During the heyday of nineteenth-century patent medicines, one of the common bottled remedies was Lydia E. Pinkham's Vegetable Compound, first marketed in 1873. Advertised as "A Positive Cure," it was intended "For all those painful Complaints and Weaknesses so common to our best female population." Indeed, it was said to cure "all Ovarian troubles" and to "dissolve and expel tumors from the uterus in an early stage of its development." Among other benefits, it was also sold for "the cure of Kidney Complaints of either sex."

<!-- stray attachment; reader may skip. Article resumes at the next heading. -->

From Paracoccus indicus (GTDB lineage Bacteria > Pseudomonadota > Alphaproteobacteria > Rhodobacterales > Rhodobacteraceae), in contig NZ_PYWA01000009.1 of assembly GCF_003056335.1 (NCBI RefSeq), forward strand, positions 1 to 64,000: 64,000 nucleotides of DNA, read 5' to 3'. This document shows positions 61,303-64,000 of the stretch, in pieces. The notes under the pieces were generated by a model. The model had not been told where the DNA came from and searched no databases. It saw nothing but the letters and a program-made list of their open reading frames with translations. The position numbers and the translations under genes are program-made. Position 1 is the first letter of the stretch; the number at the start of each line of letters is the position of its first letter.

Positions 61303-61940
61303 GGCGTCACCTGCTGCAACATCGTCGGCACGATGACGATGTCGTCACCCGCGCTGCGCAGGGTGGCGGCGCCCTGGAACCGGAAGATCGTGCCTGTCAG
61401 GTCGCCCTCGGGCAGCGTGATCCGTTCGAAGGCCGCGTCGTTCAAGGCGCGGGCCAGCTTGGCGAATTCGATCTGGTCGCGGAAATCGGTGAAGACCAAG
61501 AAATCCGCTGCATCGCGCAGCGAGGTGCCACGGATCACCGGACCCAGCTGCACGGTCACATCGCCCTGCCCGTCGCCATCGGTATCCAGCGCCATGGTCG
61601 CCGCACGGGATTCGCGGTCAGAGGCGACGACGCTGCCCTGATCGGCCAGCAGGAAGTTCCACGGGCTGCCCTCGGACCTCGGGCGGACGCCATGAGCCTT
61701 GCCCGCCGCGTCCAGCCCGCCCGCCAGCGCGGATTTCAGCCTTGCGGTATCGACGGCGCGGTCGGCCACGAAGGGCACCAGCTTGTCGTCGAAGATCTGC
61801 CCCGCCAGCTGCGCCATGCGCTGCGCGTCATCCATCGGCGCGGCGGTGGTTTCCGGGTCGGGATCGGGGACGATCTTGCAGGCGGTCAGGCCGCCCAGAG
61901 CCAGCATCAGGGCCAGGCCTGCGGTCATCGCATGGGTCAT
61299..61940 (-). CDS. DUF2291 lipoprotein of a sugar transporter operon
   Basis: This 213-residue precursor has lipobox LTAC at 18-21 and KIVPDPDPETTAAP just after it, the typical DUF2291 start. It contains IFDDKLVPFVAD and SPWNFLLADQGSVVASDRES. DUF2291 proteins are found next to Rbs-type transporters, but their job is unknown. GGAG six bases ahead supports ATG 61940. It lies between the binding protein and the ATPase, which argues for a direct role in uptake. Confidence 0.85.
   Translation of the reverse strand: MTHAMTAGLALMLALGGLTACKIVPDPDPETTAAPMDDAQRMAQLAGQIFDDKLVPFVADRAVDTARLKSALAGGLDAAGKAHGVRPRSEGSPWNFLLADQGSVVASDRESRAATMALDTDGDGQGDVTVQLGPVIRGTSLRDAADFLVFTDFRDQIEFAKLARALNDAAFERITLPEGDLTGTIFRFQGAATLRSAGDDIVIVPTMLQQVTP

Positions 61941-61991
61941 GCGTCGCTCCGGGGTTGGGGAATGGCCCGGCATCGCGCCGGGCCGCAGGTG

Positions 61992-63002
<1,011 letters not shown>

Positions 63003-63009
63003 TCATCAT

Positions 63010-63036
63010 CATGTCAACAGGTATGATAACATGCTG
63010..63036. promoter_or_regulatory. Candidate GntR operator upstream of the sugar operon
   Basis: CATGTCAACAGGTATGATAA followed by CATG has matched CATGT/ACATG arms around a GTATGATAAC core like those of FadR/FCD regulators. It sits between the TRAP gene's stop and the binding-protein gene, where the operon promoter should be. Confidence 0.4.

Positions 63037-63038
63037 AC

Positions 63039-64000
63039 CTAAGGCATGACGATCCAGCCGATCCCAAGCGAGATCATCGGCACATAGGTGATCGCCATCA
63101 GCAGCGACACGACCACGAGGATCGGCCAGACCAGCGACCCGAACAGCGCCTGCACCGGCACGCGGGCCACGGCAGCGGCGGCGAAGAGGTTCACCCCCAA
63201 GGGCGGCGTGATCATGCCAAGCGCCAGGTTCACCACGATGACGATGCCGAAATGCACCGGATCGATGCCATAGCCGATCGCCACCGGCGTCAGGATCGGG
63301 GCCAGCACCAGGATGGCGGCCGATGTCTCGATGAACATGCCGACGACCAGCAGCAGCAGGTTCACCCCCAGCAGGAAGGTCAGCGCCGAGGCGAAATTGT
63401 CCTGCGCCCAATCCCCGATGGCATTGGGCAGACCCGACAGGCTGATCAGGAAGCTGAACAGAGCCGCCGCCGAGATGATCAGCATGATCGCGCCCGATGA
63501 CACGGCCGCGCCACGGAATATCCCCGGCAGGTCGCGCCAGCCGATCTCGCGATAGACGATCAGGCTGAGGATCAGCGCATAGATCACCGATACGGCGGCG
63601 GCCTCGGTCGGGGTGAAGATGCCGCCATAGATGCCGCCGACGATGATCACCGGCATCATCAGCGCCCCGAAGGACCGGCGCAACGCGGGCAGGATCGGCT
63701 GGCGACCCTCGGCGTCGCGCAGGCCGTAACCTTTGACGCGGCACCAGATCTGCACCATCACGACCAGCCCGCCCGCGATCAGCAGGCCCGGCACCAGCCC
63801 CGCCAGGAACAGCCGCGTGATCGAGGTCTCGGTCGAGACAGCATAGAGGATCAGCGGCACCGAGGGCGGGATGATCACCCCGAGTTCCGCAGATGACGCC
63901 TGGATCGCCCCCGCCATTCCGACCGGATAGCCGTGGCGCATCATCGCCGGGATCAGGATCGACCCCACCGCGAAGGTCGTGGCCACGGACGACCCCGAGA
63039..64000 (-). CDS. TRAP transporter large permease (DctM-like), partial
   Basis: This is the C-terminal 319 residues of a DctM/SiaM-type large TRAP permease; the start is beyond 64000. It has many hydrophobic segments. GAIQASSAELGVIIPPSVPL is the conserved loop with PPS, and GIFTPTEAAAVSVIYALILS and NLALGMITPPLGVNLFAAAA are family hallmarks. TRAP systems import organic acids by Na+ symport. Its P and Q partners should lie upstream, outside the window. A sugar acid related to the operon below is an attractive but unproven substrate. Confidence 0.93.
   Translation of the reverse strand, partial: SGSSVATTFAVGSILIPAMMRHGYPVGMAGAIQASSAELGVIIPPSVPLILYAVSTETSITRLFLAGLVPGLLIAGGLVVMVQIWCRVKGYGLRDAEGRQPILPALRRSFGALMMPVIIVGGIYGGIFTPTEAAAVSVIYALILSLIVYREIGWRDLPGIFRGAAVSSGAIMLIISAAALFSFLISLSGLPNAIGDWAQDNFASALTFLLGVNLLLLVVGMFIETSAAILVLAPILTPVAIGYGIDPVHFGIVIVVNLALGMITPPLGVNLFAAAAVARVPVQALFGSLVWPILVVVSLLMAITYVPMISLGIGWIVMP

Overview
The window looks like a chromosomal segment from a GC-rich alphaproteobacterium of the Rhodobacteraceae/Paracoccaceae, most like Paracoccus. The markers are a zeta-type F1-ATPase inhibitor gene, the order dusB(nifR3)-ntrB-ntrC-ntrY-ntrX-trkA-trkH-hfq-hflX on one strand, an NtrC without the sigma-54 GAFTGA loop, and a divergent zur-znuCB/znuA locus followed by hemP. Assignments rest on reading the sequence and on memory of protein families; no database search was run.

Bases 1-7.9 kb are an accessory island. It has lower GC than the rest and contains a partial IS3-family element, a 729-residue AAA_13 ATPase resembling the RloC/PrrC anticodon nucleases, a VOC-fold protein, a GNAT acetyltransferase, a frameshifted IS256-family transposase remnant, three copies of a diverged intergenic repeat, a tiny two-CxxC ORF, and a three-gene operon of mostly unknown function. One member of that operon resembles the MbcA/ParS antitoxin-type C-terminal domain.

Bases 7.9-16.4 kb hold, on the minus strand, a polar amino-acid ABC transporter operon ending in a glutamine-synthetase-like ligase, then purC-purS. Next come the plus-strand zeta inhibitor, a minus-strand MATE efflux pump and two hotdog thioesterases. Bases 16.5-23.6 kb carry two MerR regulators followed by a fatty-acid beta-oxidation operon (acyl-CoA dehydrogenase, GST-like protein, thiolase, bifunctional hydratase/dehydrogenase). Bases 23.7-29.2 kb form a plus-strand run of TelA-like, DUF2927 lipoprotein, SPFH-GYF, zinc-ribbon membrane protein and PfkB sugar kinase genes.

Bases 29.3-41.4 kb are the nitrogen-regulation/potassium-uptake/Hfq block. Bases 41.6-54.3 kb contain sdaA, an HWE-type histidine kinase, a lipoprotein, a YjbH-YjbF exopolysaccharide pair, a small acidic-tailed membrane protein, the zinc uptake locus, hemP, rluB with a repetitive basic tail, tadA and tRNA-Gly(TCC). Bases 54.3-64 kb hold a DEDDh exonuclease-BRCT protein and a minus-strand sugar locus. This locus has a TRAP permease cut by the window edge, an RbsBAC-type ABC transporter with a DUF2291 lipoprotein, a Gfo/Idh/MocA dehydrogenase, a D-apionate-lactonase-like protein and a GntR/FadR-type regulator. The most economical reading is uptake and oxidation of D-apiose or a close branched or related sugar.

Pinkham's products also included Lydia E. Pinkham's Liver Pills, advertised to "cure constipation, biliousness, and torpidity of the liver," and "Lydia E. Pinkham's Herb Medicine," which was said to be "a reliable spring tonic for all who need such medicine." The products often featured her portrait, making her the most widely recognized American woman of her day.
This display features in the background a modern enlargement of one of Lydia E. Pinkham's chromolithographed trade cards (gift of Robert Macoy). Also shown (from the left) are an actual trade card, a box of her Liver Pills, another trade card bearing her portrait, and a bottle embossed "Lydia E. Pinkham's/Medicine." In the foreground is Lydia E. Pinkham's Private Text-Book offering health advice on "delicate subjects" for women.